Conflict commission calls on Colombia to recognize victims

Conflict commission calls on Colombia to recognize victims

BOGOT Colombia - A Truth Commission presented its final report on Colombia's armed conflict Tuesday, calling on government, military and rebel groups that are still fighting in the countryside to recognize the suffering victims and ensure political disputes are no longer solved through violence.

The commission is made of academics and representatives of civil society groups and was set up as part of a peace deal between the government and the Revolutionary Armed Forces of Colombia in 2016 that ended five decades of conflict in which at least 450,000 people were killed.

It was tasked with documenting war crimes and publishing its findings in a digital format that will be available to the public. The commission also released a series of recommendations to stop future conflicts from taking root in Colombia, including changes to drug policy and changes to the nation's military forces.

The commission's final report is based on interviews with 30,000 war victims, military leaders, former guerrilla fighters and five former Colombian presidents.

Between 1990 and 2018, a report said that 50,000 people were kidnapped because of the armed conflict in Colombia, often by rebel groups who kept hostages for ransom. It also said more than 7 million people were forced to flee their homes and that more than 56,000 civilians were killed by Colombia's armed forces, including 6,300 people who were murdered in remote areas and presented to authorities as rebel fighters killed in action.

The report called for major changes to Colombia's military and police forces, which received more than $8 billion from the U.S. over the past two decades.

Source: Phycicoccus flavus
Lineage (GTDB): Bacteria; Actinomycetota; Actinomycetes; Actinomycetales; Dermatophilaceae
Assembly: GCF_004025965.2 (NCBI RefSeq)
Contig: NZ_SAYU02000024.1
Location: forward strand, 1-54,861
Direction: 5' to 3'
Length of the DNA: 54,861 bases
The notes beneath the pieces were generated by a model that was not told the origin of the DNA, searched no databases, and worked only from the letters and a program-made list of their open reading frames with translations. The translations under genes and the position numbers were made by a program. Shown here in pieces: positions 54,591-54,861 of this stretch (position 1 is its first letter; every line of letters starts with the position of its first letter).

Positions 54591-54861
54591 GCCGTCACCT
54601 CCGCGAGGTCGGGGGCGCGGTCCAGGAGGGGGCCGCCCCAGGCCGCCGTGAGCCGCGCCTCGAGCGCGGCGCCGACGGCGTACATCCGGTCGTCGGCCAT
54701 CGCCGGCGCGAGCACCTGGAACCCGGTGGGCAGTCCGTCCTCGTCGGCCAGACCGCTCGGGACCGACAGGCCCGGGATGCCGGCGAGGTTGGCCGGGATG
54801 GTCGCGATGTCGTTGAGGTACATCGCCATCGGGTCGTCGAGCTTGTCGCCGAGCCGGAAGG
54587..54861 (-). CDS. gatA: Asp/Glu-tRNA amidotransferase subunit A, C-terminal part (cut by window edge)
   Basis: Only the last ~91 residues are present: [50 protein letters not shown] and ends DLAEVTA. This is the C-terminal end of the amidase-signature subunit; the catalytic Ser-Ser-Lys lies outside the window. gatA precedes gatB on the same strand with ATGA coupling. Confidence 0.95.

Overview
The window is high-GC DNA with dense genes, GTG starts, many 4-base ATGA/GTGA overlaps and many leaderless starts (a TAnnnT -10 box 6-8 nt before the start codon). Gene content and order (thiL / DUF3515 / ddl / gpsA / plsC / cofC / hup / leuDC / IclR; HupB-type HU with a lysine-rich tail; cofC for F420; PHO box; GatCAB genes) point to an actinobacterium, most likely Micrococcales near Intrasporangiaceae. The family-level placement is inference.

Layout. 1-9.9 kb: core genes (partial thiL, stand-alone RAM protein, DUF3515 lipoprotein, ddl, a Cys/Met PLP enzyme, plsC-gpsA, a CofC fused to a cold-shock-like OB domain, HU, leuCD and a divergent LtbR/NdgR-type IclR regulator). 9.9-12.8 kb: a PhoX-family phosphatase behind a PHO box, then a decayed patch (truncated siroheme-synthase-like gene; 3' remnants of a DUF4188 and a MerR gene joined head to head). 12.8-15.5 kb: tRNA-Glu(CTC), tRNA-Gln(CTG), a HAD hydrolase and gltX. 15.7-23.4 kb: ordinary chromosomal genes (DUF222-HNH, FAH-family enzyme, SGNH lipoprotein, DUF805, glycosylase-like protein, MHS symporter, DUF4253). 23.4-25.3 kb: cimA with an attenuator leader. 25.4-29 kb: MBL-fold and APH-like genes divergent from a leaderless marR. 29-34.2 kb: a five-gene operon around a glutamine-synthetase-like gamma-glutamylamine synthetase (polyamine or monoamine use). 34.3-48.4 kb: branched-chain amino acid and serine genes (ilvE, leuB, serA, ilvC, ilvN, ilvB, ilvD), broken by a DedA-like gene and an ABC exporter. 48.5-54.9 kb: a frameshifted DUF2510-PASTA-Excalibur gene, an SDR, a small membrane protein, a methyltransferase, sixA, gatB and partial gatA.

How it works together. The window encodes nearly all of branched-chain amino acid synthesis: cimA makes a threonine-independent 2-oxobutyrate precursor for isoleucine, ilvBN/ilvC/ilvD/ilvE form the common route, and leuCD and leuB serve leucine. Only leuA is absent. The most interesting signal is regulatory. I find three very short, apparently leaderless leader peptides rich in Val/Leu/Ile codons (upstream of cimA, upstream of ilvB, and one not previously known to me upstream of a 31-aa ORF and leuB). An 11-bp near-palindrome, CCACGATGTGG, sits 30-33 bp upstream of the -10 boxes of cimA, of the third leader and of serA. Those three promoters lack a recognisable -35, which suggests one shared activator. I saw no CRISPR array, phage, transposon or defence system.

It said that the military's objectives should be re-evaluated and that all human rights violations committed by security forces should be tried by civilian courts.

The truth commission's report also discussed drug related violence in Colombia and called for the nation's government to regulate the drug trade so that its profits go to government agencies and not drug traffickers. It suggests that Colombia restarts peace negotiations with the National Liberation Army, Colombia's largest remaining rebel groups.

The recommendations of the Truth Commission aren't legally binding. Some will likely be implemented by Colombia's new government which will take over in August. Gustavo Petro, the president-elect, attended the ceremony where the report was presented to the public and said its recommendations would become part of Colombia's history. The leftist senator, who was once a member of a rebel group, said during his campaign that he will re-establish diplomatic relations with neighboring Venezuela whose socialist government is not recognized by the United States. Petro has also called for reforms to Colombia's defense forces, suggesting that he police should stop being used for military operations and be placed under greater civilian oversight.

President Ivan Duque, who was in Portugal for the UN Ocean Conference, did not attend the presentation ceremony. The Truth Commission's president, Jesuit priest Francisco de Roux, handed the report and its recommendations to Petro instead.

We are confident that President Petro will incorporate the recommendations into institutional spaces of dialogue and debate so that we can make the changes that are needed, according to De Roux.

A special justice tribunal called the Special Jurisdiction for Peace is investigating crimes that happened during the armed conflict.